May 12 2021
WASHINGTON – U.S. Senator Jerry Moran (R-Kan.) today spoke on the Senate floor regarding record-high lumber prices across the country, the impact these high prices are having on home builders and home buyers and solutions for decreasing the cost of lumber.
“Since last April, overall lumber prices are up over 300 percent,” said Sen. Moran. “Lumber and wood products account for roughly 15 percent of the construction cost for a single-family home. The reality is that record-high lumber prices are putting the American dream of home ownership just out of reach for hundreds of thousands of potential home buyers, and disproportionately harming middle- and low-income families across the country.”
Click HERE to Watch Sen. Moran’s Full Remarks
Remarks as prepared:
As we have seen across many industries, the onset of the COVID-19 pandemic has dramatically shifted supply and demand for countless products in unexpected ways.
I come to the floor today to speak about the price of lumber, and the impact the soaring costs are having on home builders and home buyers.
Nationwide, construction for new homes is up 37 percent over last year, and up 87 percent in the Midwest. Rising demand for new home construction, as well as an upturn in do-it-yourself home projects during the pandemic, have rapidly driven up the cost of lumber.
As a result, since last April overall lumber prices are up over 300 percent. Lumber and wood products account for roughly 15 percent of the construction cost for a single-family home. Lumber accounts for the second largest overall cost of building a new home, only behind the cost of the land the home sits on.
These increases have resulted in a $36,000 increase in the price of a typical single-family home and a $13,000 increase in the market value of a multifamily unit.
The reality is that record-high lumber prices are putting the American dream of home ownership just out of reach for hundreds of thousands of potential home buyers, and disproportionately harming middle- and low-income families across the country.
At a time when residential home building is booming, it is essential that home builders and consumers have access to the materials they need at competitive prices.
Historically, Canada has been the largest foreign supplier of softwood lumber in the United States. These imports are vital to support the ongoing housing boom but have been declining over the past four years.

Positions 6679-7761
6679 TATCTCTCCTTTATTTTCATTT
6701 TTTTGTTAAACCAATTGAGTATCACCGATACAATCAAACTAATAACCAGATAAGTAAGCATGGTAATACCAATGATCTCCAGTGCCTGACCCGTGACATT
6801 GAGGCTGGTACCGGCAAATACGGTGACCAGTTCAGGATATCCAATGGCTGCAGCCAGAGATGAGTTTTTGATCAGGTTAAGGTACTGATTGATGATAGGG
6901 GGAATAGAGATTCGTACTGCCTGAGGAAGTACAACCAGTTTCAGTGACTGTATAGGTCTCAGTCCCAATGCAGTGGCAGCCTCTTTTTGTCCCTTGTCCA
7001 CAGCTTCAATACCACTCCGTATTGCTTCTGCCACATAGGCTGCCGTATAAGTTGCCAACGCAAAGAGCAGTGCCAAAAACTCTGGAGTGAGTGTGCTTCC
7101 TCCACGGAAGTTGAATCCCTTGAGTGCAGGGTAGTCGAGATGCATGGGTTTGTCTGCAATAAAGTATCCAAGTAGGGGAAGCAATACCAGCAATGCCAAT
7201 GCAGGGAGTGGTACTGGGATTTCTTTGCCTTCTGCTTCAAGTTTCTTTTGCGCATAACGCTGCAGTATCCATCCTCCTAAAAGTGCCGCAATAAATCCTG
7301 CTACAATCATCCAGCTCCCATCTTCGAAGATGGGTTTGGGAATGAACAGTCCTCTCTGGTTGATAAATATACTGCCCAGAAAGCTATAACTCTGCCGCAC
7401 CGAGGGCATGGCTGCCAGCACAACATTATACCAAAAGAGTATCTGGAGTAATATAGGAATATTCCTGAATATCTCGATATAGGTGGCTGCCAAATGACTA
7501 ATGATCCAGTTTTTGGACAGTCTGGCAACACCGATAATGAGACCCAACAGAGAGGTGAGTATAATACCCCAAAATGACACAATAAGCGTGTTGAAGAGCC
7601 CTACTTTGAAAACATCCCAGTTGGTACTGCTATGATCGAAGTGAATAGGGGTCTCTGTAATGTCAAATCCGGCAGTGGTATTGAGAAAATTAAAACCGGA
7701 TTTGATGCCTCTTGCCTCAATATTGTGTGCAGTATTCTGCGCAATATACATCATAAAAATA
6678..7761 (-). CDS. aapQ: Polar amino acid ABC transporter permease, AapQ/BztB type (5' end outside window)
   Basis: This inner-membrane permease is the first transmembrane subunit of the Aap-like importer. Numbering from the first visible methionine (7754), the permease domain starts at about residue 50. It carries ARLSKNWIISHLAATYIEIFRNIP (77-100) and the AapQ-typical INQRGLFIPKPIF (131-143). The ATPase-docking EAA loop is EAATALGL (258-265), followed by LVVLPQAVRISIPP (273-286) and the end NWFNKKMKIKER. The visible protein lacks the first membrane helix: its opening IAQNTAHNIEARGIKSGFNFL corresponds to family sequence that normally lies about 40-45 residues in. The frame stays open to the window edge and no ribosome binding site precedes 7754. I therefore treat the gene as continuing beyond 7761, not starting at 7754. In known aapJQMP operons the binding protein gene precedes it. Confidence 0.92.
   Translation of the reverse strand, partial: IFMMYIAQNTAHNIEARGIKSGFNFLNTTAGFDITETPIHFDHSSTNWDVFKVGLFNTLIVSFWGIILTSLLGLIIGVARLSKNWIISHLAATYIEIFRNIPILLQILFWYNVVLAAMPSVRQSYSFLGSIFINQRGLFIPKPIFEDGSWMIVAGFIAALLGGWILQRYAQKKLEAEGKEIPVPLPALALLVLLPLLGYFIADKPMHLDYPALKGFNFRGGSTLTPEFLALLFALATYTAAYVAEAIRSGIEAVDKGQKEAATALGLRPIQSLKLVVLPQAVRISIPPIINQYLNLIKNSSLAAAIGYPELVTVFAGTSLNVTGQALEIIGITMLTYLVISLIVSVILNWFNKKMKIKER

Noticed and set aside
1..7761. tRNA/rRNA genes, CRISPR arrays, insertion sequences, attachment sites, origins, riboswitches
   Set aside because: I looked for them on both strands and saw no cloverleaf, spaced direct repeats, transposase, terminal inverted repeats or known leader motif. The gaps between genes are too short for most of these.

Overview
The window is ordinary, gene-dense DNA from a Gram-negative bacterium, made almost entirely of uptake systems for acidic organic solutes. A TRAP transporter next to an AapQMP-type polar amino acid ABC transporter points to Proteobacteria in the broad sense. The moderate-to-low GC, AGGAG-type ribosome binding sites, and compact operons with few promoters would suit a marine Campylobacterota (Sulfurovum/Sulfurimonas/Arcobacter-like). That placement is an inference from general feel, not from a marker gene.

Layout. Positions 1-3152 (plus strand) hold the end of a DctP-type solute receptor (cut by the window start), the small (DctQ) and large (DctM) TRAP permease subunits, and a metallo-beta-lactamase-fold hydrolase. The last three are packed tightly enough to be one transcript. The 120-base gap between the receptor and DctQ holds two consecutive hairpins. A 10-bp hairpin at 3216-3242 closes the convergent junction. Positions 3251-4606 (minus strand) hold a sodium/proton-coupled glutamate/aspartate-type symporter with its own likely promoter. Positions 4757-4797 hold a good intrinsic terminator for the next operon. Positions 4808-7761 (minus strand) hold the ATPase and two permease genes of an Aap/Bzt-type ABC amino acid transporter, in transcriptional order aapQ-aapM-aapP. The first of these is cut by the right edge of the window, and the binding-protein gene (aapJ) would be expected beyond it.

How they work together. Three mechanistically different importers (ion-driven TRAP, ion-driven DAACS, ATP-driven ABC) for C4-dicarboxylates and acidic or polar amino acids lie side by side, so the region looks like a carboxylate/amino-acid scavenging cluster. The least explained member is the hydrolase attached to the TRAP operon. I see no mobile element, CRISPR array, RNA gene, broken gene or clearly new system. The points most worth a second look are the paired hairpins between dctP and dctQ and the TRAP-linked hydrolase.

In April of 2017, the U.S. Department of Commerce announced countervailing duties averaging 20 percent on softwood lumber products from certain Canadian producers. In December of 2020, the average tariff was reduced to 9 percent.
While a reduction in tariffs for some Canadian producers is a step in the right direction, the complete elimination of these tariffs is necessary to provide relief for rising lumber prices.
At a recent Commerce, Justice and Science Appropriations Subcommittee hearing, I raised this topic with U.S. Trade Representative Katherine Tai and urged her to engage with her Canadian counterpart to reach a long-term agreement on softwood lumber trade.
It is American home buyers, not Canadian lumber producers, who end up paying the cost of these trade restrictions.
In addition to working to resolve this trade dispute, we should also work to boost domestic production of the types of lumber used for home construction.
Additional lumber can and should be sustainably harvested from public lands managed by the U.S. Forest Service and Bureau of Land Management. Adding to the existing lumber supply, and ensuring domestic saw mills are operating at full capacity, will help soften lumber prices.
It is important for Kansans to have the opportunity and economic means to own their own homes. Unfortunately, current lumber prices are making that dream unattainable for too many families.
Resolving the longstanding trade dispute with Canada on softwood lumber and better managing our public lands to increase lumber production will both help alleviate the problem facing home builders and home buyers.
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